Upper gastrointestinal (GI) Endoscopy is a non-surgical procedure used to examine a person’s upper digestive tract (esophagus, stomach, duodenum). Using an endoscope, a flexible tube with a light and camera attached to it, your doctor can view pictures of your digestive tract on a colour TV monitor.
Why Do I Need an Endoscopy?
Doctors will often recommend endoscopy to evaluate:
Changes in bowel habits (nausea and vomiting )
In addition, your doctor may use an endoscope to take a biopsy (removal of tissue) to look for the presence of disease.
Endoscopy may also be used to treat a digestive tract problem. For example, the endoscope might not only detect active bleeding from an ulcer, but devices can be passed through the endoscope that can stop the bleeding. Also, using ERCP, gallstones that have passed outside the gallbladder and into the bile duct can often be removed.
Is Endoscopy Safe?
Overall, endoscopy is very safe; however, the procedure does have a few potential complications, which may include:
Perforation (tear in the gut wall)
Reaction to sedation
Local pain and discomfort
Pancreatitis as a result of ERCP
Who Performs Endoscopy?
Your internist or family doctor may perform sigmoidoscopy in their office .however, all of the other endoscopy procedures are usually performed by gastroenterology specialists (gastroenterologists). Other specialists such as gastrointestinal surgeons also can perform many of these procedures.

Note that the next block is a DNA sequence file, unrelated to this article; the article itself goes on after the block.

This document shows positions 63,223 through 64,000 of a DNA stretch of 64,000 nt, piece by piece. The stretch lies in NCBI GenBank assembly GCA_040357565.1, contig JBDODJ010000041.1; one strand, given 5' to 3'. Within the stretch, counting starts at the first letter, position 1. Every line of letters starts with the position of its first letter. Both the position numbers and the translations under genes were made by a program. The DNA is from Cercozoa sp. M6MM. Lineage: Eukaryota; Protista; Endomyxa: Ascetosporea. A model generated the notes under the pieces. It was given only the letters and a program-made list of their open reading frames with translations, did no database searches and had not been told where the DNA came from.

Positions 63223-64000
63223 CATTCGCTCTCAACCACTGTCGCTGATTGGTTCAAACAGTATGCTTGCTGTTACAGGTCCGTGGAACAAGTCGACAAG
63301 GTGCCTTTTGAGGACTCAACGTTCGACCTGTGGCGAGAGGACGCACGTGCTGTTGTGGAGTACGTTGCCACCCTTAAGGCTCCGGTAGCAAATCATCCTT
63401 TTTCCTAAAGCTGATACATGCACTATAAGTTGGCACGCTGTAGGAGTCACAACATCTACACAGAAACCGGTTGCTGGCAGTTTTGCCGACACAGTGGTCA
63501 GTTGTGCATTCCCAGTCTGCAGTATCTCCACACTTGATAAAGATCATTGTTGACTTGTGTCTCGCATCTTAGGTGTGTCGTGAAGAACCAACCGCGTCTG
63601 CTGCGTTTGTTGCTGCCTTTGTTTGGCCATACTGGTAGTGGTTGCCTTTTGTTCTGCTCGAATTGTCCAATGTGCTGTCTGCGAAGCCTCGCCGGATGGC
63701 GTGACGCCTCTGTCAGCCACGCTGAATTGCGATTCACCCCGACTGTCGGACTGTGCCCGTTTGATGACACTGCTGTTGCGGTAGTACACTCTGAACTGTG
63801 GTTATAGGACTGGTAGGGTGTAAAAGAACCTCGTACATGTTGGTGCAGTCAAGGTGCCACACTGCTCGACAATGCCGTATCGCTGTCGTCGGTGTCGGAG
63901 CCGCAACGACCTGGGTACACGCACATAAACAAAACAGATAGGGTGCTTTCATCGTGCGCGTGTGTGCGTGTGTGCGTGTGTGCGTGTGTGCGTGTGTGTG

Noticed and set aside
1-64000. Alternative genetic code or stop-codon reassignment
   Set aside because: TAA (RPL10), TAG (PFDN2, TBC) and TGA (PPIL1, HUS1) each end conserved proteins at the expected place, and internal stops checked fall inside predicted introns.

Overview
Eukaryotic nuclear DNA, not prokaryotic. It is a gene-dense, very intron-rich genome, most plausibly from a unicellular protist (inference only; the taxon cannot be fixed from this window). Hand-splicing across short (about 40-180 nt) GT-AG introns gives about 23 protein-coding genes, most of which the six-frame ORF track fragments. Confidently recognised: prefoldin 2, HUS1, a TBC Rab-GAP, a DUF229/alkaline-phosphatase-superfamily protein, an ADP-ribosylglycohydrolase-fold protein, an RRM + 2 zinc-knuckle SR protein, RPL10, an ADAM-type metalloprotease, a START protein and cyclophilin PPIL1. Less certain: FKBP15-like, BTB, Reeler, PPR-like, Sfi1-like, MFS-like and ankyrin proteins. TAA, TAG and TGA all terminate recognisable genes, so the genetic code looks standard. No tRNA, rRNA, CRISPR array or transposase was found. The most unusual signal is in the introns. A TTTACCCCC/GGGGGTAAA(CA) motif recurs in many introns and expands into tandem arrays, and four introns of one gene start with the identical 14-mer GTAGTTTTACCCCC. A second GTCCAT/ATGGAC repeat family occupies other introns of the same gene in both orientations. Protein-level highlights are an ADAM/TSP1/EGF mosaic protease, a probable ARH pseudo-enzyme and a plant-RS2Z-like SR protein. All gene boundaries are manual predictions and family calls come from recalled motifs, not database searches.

How you prepare
Your doctor will give you specific instructions to prepare for your endoscopy.
You will need to stop drinking and eating up to eight hours before your endoscopy to ensure your stomach is empty for the procedure.
Tell your doctor about all the medications and supplements you’re taking before your endoscopy. If you take certain blood-thinning medications, your doctor may recommend that you stop taking them in the days before your endoscopy. Blood thinners may increase your risk of bleeding if certain procedures are performed during the endoscopy.
If you have chronic conditions, such as diabetes, heart disease, or high blood pressure, your doctor will give you specific instructions regarding your medications.